Cloverdale, CA 11/01/07
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There is a little town about 20 or so miles from where we’re staying (Cloverdale, CA) called “The Geysers”. When we saw this we were intrigued, because there is a lot of geothermal activity around here in California, of course, and we thought maybe we’d get to see something exciting in a town called “The Geysers”. Plus, with all the signs pointing that way and short blurbs to visit the Visitor Center there, we knew this had to be an amazing place.

To get to The Geysers from here, you have to drive over a very steep, twisty mountain road (and not just twisty, but turn after turn after 90 degree turn for 10 miles, twisty). People will go through a lot, though, to get a look at something as spectacular as geysers.

Unfortunately, it turns out that there are no Geysers or steam vents visible in “The Geysers” and not really much else to see there either. The town does have the largest complex of geothermal (electricity producing) plants in the world- but you can’t see those either, because they are all on private wooded property, protected from the prying eyes of anyone wishing to actually have a reason to go there. We stopped by the Geothermal Visitor Center just south of The Geysers, where we were given lots and lots of thought provoking information about Calpine, the geothermal company, and told over and over how great it is. After the propaganda- oops- information sharing, we were told by the guide that, “amazingly, a lot of people come here thinking there will be geysers in ‘The Geysers’, but unfortunately, that’s just not the case.” Yes, it’s quite amazing that people would think that. The guide really seemed to enjoy her job. We decided that either this lady really likes disappointing people, or she really doesn’t get how hard that drive over the mountain is. Bummer- but that was okay, because there are lots of other things to see around here.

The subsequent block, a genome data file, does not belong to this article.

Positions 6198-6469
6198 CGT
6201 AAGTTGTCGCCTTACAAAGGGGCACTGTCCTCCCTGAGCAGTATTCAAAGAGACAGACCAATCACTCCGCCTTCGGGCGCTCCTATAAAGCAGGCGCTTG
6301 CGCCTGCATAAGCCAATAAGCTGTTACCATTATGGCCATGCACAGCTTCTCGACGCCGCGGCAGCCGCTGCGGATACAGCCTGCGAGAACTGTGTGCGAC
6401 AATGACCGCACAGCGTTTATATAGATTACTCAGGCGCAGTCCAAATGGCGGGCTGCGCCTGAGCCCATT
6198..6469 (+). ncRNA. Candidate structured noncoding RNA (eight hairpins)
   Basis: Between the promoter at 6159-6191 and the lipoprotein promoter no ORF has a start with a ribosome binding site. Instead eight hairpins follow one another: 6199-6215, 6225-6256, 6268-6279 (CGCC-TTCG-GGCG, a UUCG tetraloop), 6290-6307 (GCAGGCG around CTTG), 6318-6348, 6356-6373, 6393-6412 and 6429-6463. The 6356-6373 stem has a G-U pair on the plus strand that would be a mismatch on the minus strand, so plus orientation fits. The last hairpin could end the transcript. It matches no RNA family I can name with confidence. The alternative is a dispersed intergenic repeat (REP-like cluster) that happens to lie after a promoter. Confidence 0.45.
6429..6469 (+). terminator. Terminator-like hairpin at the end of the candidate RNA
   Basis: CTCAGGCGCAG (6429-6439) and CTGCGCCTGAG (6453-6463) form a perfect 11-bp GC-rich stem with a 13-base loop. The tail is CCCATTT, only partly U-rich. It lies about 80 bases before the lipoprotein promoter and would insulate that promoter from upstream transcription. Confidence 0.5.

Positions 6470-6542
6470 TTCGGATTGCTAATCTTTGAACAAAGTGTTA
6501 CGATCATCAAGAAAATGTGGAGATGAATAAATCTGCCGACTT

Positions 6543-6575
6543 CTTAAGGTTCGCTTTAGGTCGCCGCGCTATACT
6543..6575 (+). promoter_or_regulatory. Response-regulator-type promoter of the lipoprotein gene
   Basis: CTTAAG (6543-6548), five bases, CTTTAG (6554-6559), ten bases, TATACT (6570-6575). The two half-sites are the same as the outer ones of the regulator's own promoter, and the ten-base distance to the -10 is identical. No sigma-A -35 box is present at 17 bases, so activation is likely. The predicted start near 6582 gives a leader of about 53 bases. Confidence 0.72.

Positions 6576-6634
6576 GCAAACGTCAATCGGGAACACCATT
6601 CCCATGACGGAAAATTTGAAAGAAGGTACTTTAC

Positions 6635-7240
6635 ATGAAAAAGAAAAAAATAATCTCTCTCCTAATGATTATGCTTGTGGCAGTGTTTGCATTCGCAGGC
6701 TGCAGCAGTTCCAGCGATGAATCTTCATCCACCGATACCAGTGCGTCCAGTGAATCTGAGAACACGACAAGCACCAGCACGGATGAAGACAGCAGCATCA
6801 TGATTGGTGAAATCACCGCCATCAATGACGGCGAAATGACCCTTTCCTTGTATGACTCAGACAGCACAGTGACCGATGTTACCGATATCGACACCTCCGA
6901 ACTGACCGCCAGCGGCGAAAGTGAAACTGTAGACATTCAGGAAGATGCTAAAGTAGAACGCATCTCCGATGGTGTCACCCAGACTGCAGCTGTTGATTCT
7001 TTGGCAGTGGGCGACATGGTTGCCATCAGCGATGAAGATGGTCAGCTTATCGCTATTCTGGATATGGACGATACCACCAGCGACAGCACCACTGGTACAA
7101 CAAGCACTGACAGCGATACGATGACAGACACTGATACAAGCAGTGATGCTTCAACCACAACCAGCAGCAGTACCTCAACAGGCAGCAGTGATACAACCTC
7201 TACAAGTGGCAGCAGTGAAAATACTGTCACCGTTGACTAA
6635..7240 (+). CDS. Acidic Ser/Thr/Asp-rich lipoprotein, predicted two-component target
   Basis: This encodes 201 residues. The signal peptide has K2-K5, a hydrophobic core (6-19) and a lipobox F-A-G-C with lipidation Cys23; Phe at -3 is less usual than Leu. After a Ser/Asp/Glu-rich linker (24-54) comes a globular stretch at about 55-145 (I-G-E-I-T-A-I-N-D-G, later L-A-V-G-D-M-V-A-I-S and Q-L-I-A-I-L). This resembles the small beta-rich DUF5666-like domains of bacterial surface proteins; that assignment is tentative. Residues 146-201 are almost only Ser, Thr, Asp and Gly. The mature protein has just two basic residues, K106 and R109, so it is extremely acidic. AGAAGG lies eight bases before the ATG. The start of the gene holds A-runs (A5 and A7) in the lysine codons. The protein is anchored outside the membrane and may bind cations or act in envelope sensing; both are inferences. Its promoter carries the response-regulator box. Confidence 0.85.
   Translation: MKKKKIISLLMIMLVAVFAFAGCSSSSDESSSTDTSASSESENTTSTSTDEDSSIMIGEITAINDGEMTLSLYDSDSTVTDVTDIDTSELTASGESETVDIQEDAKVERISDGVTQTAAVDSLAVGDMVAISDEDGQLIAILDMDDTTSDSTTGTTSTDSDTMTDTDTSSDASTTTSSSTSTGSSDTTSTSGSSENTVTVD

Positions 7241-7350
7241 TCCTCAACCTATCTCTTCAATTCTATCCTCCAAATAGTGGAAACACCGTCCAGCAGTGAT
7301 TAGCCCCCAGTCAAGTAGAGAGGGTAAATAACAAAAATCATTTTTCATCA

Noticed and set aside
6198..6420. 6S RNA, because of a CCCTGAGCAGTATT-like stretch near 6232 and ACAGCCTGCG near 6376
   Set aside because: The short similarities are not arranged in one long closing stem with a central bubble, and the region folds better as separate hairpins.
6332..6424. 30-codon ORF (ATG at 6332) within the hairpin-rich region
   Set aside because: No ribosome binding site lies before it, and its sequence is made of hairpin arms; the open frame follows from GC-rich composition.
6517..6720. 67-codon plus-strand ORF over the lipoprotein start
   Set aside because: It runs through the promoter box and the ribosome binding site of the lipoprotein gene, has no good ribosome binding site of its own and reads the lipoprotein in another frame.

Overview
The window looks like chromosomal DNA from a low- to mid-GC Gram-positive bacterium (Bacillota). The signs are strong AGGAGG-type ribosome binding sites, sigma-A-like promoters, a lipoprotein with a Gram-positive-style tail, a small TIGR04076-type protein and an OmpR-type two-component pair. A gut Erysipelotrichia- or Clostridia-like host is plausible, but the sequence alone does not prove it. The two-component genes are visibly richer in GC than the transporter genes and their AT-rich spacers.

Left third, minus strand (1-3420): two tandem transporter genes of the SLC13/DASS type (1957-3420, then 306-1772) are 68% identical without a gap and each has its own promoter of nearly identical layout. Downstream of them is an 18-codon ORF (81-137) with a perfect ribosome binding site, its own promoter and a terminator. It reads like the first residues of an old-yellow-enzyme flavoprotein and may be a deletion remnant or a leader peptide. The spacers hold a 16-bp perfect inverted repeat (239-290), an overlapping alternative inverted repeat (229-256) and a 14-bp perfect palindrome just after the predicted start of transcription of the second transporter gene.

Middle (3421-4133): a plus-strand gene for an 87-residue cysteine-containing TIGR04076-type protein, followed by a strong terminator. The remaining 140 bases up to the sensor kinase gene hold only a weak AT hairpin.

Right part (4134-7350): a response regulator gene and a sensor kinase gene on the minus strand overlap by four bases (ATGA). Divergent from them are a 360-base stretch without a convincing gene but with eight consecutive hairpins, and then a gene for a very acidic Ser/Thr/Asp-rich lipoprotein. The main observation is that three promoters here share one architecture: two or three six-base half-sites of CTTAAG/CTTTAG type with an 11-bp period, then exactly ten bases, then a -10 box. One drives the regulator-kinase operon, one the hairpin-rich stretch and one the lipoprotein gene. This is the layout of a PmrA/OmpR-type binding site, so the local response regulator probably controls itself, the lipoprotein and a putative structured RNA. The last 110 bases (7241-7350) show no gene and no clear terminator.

We did actually find a geyser- California has an “Old Faithful” Geyser. It’s on Tubbs Lane in Calistoga. It’s not too far from here, on a straight, easy road.

Other things to see/do here- take a November swim in the Russian River (which Travis and Marley did), visit the Charles M. Schulz museum, see Lake Sonoma, pay only $6.00 per person to see the largest Petrified Tree (we skipped that)- oh, and maybe visit one or more of the close to bazillion wineries here, because this is California wine country!

Cloverdale, CA is a small little town within the Anderson Valley. Most people are aware of Napa Valley as a prolific winemaking region, but many of the areas surrounding Napa (Anderson Valley, Sonoma Valley, Russian River Valley) also produce an enormous amount of great wines.

Taking a drive through the area, we came across literally dozens of wineries, most of them open to visitors daily. Being only occasional wine drinkers, we didn’t feel that a tour of numerous wineries was necessary for us, but we did stop in at the White Oak Winery so that we could take part in the California wine country experience. The staff there was very friendly and gave us the most thorough wine tasting we’d ever experienced, offering advice on tasting, what we should be observing as we tasted their wines, history of the winery, and of the area. A fellow wine taster we met there, (a college student whose teeth were positively purple from his day of wine touring), had lots of advice on wineries for us to visit. When we asked his favorite, he could only narrow it down to about twenty. After about 45 minutes, and half a dozen wines tasted, we bought a very nice bottle of Chardonnay and called it a day. We didn’t go to any other wineries, but did find a great brew pub (through the advice of friends, thanks Jason!)- the Bear Republic. They have a great IPA called Racer 5. A nice hoppy aroma, pairs nicely with cheesy potato skins.